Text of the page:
With all due respect, many of us believe not only that such a social justice agenda is not “good,” but that even if it was, it would not be proper or appropriate for a university, especially a public university, to adopt it as policy. During our discussion I quoted from former Yale Law School Dean Anthony Kronman’s article “The Downside of Diversity.” If you have not read it in full, I suggest you do so (Wall St. Journal, 8/2/19). In it, Kronman states that diversity based on race and gender “is not an academic value. Its origin and aspiration are political. The demand for ever greater diversity in higher education is a political campaign masquerading as an educational ideal.” He further concludes that this form of identity politics “has steadily weakened the norms of objectivity and truth and substituted for them a culture of grievance and group loyalty. Rather than bringing students and faculty together on the common ground of reason, it has pushed them farther apart into separate silos of guilt and complaint.”
Having spent the past six years in Cville totally immersed in everything UVA, I can relate that any objective observer would confirm most of Dean Kronman’s observations. Indeed the current travesty on the Lawn is Exhibit A. I listened to the audio of your discussion with the Lawn student and read her opinion piece in the CD. One could not find a better example of the grievance and victimization culture that flows from your diversity social justice agenda. Continue reading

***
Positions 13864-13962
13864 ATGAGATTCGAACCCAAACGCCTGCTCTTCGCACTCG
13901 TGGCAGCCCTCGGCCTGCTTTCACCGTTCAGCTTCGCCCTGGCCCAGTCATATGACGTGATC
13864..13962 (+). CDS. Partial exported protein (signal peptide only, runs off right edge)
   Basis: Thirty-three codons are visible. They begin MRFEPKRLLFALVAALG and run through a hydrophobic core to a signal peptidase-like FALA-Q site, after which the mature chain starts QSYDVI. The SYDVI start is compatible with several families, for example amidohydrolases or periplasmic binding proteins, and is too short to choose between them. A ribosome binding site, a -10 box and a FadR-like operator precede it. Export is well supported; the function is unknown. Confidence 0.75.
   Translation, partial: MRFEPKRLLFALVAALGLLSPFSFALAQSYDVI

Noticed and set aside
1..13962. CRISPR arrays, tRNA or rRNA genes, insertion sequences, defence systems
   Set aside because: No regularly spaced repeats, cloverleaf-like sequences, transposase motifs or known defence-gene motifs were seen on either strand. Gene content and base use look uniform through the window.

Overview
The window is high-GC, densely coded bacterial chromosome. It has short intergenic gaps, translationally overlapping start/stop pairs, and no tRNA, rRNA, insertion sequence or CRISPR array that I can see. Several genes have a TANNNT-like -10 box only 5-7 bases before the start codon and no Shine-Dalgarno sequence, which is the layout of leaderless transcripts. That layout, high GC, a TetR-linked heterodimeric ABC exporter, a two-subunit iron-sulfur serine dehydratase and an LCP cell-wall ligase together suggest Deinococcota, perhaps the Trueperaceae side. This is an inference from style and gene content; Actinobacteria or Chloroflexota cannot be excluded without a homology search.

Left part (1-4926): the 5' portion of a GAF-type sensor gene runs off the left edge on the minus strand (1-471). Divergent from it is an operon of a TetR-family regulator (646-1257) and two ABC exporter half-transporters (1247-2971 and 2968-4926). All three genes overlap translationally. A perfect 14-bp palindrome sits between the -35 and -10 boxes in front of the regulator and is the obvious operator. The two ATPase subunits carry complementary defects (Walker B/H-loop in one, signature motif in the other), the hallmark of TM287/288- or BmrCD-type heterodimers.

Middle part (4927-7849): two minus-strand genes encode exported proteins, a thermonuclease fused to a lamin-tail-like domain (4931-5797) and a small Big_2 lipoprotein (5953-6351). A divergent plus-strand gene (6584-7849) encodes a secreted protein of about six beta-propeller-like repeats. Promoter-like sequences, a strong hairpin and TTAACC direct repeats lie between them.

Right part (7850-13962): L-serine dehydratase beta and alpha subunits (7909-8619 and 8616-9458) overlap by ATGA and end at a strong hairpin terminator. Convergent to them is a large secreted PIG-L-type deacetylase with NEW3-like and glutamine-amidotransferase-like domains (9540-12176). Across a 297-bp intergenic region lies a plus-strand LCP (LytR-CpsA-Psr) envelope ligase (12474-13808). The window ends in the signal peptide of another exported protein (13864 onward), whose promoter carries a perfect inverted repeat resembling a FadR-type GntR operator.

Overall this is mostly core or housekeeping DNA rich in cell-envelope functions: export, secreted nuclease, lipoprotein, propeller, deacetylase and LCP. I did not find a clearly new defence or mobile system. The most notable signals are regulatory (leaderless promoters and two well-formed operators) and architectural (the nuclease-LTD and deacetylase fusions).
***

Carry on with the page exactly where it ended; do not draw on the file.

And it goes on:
Rise of the surveillance state. The Virginia Supreme Court has declared that Fairfax County’s mass collection of license plates does not violate legal privacy protections. Automated cameras can collect and store data even if a driver is not suspected of committing a crime, and police can access the data for 364 days after its entry in the system, reports The Virginia Star. Good to see that the American Civil Liberties Union, which is on the wrong side of so many issues these days, litigated the case on the behalf of Harrison Neal, a Fairfax County resident whose license plate data was collected. Also good to see that The Virginia Star has gotten its sea legs as a news-gathering publication and is starting to run stories I don’t see anywhere else.
Who is driving Critical Race Theory in Loudoun County? Kudos again to The Virginia Star for publishing a short profile of the power behind the throne in Loudoun, an obscure unelected group called the Minority Achievement Advisory Committee (MSAAC). Much of the left-wing racial policy in Loudoun schools has originated with this group, including most recently the proposed wording, since withdrawn, of an employee handbook that would have allowed the school system to punish employees who publicly disagreed outside school with its controversial policies on race. The story does not dig deep, but it’s a start. The public knows more about the so-called “anti-racism” movement in Loudoun now than it did before.
Millions more for educating the elites. The University of Virginia’s Darden School of Business has announced the launch of the Sands Institute for Lifelong Learning, including the establishment of an endowment for 12 new faculty positions at the business school, thanks to a $68 million gift made last year. The Institute is named after donor Frank M. Sands Sr., founder of the Sands Investment Group Inc., and his wife Marjorie, reports Virginia Business. The gift will develop more online courses, build a 199-room hotel and conference center, and offer new degrees for “working professionals.” Question: What is the educational value added and the social value added of this gift? Not to second-guess the Sands’ generosity, but could they have made a more positive impact by directing their gift to help people who are not members of the nation’s business elite? Continue reading